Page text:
Netflix testing 4K-themed $17 ‘Ultra’ package

Netflix, Youtube
According to the Italian blog TuttoAndroid.net, Netflix is floating the idea of a $16.99 tier, branded “Ultra,” that would include UltraHD and High Dynamic Range (HDR) programming. (iStock/wutwhanfoto)

In a move that’s sure to be watched closely by pay TV operators, Netflix is noodling once again with its programming packages.

According to the Italian blog TuttoAndroid.net, Netflix is floating the idea of a $16.99 tier, branded “Ultra,” that would include UltraHD and High Dynamic Range (HDR) programming.

Netflix already offers UltraHD and HDR in its $13.99 “Premium” tier. But the company’s strategy would apparently be to build Ultra by downgrading the slightly less expensive Premium.

Under one reported configuration, Premium would be downgraded from four concurrent streams to two—those who want four would have to pony up an additional $3 a month.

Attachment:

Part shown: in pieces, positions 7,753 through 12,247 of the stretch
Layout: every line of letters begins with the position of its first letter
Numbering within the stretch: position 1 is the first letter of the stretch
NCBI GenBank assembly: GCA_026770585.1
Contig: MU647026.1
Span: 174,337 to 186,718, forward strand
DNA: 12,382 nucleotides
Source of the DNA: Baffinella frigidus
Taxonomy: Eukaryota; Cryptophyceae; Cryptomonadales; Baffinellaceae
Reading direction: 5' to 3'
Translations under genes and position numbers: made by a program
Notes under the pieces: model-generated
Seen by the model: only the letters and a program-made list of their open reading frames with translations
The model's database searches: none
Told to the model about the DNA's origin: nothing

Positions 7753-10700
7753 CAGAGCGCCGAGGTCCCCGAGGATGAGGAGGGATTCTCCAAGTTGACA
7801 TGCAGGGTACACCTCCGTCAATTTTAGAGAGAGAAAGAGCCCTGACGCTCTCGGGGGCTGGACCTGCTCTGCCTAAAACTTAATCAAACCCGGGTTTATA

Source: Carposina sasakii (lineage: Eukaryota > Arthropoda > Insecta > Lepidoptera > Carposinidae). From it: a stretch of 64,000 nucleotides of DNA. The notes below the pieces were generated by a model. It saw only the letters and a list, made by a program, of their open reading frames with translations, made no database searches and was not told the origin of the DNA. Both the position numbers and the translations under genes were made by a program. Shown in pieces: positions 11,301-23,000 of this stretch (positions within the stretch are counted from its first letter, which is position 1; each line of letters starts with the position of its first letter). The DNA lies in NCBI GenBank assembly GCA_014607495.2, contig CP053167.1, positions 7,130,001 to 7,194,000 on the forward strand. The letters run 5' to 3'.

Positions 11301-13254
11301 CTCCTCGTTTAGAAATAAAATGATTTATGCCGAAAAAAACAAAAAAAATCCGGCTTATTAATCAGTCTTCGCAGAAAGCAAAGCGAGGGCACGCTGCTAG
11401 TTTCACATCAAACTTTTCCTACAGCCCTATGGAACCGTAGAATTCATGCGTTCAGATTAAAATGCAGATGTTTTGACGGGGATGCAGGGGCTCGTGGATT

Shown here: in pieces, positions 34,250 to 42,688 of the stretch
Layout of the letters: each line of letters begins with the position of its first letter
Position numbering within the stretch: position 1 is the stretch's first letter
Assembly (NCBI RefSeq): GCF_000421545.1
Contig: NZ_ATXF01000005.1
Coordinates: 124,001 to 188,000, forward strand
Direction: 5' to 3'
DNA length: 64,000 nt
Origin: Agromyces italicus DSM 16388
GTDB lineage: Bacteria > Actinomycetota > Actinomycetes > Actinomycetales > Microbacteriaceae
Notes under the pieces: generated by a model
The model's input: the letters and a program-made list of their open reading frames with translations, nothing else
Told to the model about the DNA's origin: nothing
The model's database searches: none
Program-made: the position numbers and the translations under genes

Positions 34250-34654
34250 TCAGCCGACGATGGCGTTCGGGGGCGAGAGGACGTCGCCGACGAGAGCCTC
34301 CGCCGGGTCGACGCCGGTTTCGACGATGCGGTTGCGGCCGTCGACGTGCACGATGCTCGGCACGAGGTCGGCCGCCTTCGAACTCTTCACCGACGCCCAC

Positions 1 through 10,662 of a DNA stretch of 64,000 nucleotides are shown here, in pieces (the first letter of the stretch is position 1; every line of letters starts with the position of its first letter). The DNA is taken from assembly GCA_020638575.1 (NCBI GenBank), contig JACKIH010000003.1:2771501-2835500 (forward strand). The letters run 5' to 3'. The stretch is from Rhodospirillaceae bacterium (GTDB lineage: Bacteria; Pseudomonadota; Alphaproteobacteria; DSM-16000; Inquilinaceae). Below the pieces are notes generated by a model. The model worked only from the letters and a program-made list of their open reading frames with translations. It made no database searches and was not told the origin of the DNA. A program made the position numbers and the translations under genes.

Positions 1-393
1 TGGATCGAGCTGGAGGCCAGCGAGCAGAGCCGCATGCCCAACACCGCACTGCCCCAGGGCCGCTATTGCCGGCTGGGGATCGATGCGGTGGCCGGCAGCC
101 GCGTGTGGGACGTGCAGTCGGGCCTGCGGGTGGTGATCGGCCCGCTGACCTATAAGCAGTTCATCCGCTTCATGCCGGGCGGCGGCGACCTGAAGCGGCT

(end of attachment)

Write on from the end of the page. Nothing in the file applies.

Under another scenario, Ultra and Premium accounts would both enable four simultaneous streams, but only Ultra users would gain access to HDR. 

According to Variety, Netflix has confirmed its testing of Ultra. 

Netflix last raised prices in the fourth quarter of last year, upping the price of its two-stream HD tier by $1 to $10 a month. Premium, meanwhile, went from $11.99 a month to $13.99, while the standard definition Basic tier was unchanged at $7.99 a month. 

With a fast-rising global subscription count and market cap, Netflix remains the most closely watched company in the video business, driving the current M&A wave as incumbent media companies look to compete with the streaming giant on a worldwide basis. 

Read more on

Suggested Articles

Qualcomm is touting its role in completing the new Versatile Video Coding (VVC) standard for video compression.

Discovery, Inc. is launching OneGraph, a new ad product that will unify its audiences across all of its linear and digital platforms.

When NBCUniversal officially introduced Peacock in January, the broadcaster said the free tier would include 7,500 hours of content.